If the resources are not present in the community, the church can help residents see what they need and help create those resources, he added.

“What we need is to help them get a picture of themselves as successful people,” Zayasbazan said.

Bridge between church and community

Baptist Temple purchased a house next door to its facility, and Baptist University of the Américas students who live there will receive free food and lodging courtesy of the church while they minister to the surrounding community.

Other churches helped with the project by providing funding for the reparations of the house and buying appliances.

Angello Sanchez, Jacob Peeler and Joshua Hauser enjoy a break during Vacation Bible School, which featured six churches and a mission team from the Baptist University of the Américas. (Photo / Tracy Zayasbazan)

Angello Sanchez, a student at BUA, has been an important part of forming this ministry. Sanchez, and three other BUA students will live at the house and help the church learn more about what the community needs.

In the community, the BUA students will help public school students with their education and mentor them toward a future that breaks the cycle of generational poverty.

While BUA students can relate to the challenges people in the community face, they also can help the neighborhood residents see what could be achieved through education.

“We need to help the people here take advantage of the opportunities that are here,” Zayasbazan said.

Sanchez and the other three BUA students will serve as the bridge between the church and the community, Zayasbazan explained. They will help the congregation discover better ways to serve the community, and they will help enlist volunteers and raise funds.

‘What God has called us to do’

Money is the least of the challenges for the church, Zayasbazan insists. The important part is not how the church pays for the ministry it does; the important part is doing the ministry, he asserted.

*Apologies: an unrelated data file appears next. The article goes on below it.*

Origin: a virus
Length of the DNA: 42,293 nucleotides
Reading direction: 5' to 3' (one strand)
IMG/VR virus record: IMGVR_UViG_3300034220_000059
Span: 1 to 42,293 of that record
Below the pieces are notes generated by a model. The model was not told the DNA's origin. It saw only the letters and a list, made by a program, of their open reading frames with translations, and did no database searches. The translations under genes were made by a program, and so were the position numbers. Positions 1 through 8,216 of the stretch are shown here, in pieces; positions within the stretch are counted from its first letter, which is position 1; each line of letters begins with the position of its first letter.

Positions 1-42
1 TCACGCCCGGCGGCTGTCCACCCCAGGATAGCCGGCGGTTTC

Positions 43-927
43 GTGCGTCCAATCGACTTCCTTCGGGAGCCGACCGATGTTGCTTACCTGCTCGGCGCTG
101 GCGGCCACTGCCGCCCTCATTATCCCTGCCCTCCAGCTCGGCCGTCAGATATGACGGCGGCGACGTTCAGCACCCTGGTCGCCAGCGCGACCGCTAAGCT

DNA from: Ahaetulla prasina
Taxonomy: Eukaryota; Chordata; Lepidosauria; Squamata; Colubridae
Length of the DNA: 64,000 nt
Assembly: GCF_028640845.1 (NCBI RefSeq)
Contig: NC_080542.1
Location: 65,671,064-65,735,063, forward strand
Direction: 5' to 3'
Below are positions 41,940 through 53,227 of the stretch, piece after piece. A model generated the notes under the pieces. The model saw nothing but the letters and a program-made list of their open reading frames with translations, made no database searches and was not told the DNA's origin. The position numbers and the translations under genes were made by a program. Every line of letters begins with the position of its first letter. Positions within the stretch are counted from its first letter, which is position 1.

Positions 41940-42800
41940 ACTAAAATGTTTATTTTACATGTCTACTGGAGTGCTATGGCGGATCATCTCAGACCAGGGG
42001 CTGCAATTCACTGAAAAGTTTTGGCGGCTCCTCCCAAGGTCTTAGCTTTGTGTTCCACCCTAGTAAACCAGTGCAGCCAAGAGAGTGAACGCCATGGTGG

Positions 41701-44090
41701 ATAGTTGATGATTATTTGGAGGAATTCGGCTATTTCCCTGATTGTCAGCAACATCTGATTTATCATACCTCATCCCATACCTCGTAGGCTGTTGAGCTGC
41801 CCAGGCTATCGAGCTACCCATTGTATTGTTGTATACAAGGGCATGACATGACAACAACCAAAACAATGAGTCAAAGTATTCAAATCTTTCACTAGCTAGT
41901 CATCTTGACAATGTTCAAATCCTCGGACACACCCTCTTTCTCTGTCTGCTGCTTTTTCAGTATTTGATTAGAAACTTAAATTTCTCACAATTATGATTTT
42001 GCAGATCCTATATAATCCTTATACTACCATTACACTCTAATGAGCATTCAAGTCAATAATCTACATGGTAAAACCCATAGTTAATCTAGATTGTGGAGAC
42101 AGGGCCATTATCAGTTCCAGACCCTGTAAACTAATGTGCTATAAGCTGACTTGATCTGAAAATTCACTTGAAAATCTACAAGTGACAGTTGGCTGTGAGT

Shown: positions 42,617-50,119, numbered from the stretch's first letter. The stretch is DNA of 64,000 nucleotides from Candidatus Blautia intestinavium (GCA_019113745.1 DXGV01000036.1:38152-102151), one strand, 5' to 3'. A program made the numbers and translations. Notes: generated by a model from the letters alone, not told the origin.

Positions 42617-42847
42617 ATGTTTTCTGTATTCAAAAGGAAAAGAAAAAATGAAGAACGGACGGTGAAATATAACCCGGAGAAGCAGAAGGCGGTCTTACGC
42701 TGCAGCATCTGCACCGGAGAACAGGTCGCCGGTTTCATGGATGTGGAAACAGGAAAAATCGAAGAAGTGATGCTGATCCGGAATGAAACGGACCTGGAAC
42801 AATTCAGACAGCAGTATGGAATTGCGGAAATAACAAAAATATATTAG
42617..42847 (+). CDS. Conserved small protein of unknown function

“God is the one paying for everything,” he added.

Repairs continue on the house, and Sanchez stays there a few nights a week while he helps with some of those renovations.

One of the goals for Baptist Temple’s new ministry is to help students in the neighborhood graduate from high school and enter college. Higher levels of education will allow young people from the community to increase their earning potential, Zayasbazan noted.

Zayasbazan’s own experience encourages him to see education as a gateway out of poverty, and he hopes BUA students can model that for the children in the community.

While the number of undereducated adults in the neighborhood remains high, the church wants to help bring about change, he insisted.

“This is more than we can do alone,” Zayasbazan said. “But this is what God has called us to do.”

We seek to inform, inspire and challenge you to live like Jesus. Click to learn more about Following Jesus.

If we achieved our goal—or didn’t—we’d love to hear from you. Send an email to Eric Black, our editor. Maximum length for publication is 250 words.

More from Baptist Standard

  • Facebook
  • Twitter
  • Email